“Fifteen years of utter bollocks”: how a generation’s freeloading has starved creativity — A great essay from author Chris Ruen, whose excellent book Freeloading: How our insatiable appetite for free content is starving creativity has recently been released in the UK. “Any desperate excuse was good enough, so long as it justified the original campaign. Otherwise, the people who fought against copyright in this battle would have to confront the fact that they were never carrying the flag for freedom or ‘openness’, but for aggression, entitlement and selfishness masked by superficial delusions of grandeur.”
5 Major Publications that Cover Copyright Well — From Jonathan Bailey at PlagiarismToday, a nice list of mainstream news sources with above average copyright coverage.
Aereo Hits Roadblock in Effort to Become Cable System — Back in the District Court following the Supreme Court’s remand, Aereo pursued a new line of argument: that it is a cable system, and thus entitled to carry broadcast programming under the Copyright Act’s Section 111 compulsory license. This week, the Copyright Office rejected that argument (though it provisionally accepted the application until the court rules on the issue). Aereo still has the option of bringing the question to the FCC, but that would subject it to a host of regulations, including the need to negotiate retransmission consent with the broadcasters.
DMCA’s protection of copyright management information applied to non-electronic works — Evan Brown provides a heads-up on a recent decision involving § 1202, a lesser known section of the DMCA that prohibits the removal or alteration of “copyright management information.” The question here was whether that provision applies “only to electronic works intended for distribution over the internet, or whether it applies to more traditional works such as hard copy technical drawings.” The court here chose the latter.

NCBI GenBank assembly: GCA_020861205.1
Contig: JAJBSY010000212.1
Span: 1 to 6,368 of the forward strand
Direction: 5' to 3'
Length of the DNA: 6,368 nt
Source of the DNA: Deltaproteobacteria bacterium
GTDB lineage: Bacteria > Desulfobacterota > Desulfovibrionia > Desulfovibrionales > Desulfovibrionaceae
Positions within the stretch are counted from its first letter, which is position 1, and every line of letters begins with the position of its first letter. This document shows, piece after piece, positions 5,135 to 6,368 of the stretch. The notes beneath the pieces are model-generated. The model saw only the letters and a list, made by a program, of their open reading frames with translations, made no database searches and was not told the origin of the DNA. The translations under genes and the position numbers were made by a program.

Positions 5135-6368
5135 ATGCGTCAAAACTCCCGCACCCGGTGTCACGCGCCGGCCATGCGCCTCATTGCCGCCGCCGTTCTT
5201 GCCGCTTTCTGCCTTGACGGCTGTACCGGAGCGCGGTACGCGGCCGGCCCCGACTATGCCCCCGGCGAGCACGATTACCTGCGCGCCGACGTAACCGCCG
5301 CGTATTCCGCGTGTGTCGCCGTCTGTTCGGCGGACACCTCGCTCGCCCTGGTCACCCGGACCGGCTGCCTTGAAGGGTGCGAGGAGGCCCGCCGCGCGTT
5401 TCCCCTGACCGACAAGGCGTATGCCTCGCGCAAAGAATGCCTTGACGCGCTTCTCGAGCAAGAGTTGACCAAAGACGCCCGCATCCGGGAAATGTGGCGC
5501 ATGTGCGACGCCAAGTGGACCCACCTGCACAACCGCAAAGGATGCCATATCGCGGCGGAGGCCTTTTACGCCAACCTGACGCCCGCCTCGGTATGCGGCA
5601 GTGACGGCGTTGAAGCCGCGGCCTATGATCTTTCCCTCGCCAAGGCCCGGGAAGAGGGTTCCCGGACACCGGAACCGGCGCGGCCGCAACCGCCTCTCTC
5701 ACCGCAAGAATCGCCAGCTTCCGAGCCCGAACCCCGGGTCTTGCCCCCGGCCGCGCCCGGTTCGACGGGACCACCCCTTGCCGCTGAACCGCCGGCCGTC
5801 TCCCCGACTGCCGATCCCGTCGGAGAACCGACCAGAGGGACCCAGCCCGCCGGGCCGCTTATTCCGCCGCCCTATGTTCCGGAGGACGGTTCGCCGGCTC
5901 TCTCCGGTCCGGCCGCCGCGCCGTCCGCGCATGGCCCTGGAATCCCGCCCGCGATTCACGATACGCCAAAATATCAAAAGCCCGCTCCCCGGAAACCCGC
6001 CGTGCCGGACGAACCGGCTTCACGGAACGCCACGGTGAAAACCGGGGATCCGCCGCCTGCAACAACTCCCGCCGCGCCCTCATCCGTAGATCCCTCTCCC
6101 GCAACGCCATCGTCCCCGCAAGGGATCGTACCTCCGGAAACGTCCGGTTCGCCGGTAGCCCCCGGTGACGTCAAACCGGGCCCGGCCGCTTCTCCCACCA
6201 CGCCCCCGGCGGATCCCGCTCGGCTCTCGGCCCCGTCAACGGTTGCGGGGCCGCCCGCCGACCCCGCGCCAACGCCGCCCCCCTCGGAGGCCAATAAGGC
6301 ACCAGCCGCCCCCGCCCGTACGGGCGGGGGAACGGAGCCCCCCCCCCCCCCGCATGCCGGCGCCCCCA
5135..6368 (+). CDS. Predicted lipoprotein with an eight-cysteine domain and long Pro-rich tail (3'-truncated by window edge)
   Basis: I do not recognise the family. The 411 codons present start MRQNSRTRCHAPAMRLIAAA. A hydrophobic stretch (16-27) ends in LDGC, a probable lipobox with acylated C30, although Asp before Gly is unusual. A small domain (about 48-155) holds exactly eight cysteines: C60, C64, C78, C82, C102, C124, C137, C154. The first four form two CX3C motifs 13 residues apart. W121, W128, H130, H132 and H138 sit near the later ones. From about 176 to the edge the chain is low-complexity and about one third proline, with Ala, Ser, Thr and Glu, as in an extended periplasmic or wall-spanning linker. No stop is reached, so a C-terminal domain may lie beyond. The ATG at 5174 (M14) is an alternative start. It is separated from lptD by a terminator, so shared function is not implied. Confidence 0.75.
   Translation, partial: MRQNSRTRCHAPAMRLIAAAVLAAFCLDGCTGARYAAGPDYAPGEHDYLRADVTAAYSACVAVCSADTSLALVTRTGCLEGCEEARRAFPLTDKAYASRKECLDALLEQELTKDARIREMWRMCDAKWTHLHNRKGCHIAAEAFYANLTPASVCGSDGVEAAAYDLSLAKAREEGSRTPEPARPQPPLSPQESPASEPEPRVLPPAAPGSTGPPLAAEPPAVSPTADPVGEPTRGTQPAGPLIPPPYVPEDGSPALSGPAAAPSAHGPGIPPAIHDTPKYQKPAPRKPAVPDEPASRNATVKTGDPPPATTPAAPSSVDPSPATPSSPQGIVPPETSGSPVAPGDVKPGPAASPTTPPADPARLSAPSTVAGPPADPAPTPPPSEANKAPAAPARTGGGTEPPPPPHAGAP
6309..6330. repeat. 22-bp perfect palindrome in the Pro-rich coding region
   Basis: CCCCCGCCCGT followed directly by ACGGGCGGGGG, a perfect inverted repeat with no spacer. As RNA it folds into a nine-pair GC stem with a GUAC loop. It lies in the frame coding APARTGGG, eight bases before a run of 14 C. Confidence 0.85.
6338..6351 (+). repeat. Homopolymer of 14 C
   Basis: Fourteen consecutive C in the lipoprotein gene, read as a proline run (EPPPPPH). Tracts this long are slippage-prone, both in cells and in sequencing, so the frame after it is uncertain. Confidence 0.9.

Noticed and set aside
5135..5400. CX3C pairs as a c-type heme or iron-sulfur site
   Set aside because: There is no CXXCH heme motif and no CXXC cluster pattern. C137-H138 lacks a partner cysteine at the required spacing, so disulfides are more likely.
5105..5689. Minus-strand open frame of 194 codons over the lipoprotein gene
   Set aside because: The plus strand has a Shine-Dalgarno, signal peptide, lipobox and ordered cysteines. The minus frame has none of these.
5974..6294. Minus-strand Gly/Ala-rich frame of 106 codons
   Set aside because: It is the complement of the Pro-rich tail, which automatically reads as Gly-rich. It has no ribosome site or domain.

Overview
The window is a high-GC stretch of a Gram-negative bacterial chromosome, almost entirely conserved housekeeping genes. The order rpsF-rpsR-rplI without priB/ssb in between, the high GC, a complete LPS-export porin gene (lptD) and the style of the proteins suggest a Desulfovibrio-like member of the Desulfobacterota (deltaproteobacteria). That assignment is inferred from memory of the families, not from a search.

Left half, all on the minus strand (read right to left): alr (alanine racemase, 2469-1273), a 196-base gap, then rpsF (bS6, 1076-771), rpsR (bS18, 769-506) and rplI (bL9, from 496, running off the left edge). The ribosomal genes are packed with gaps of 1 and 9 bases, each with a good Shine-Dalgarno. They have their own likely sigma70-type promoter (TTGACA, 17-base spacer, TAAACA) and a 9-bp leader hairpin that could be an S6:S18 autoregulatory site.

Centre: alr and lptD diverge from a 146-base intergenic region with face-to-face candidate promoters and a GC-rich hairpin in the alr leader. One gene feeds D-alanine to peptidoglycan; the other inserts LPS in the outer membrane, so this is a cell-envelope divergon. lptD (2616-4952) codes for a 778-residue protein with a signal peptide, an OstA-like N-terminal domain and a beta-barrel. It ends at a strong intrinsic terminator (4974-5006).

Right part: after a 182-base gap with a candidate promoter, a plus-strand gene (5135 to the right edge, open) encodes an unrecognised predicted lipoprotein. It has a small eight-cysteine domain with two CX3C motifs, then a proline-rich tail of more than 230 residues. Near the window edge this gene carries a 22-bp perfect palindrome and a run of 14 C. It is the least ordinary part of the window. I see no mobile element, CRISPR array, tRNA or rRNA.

Fishman on Creating Around Copyright — “It is generally understood that the copyright system constrains downstream creators by limiting their ability to use protected works in follow-on expression. Those who view the promotion of creativity as copyright’s mission usually consider this constraint to be a necessary evil at best and an unnecessary one at worst. This conventional wisdom rests on the seemingly intuitive premise that more creative choice will deliver more creativity. Yet that premise is belied by both the history of the arts and contemporary psychological research on the creative process. In fact, creativity flourishes best not under complete freedom, but rather under a moderate amount of restriction.”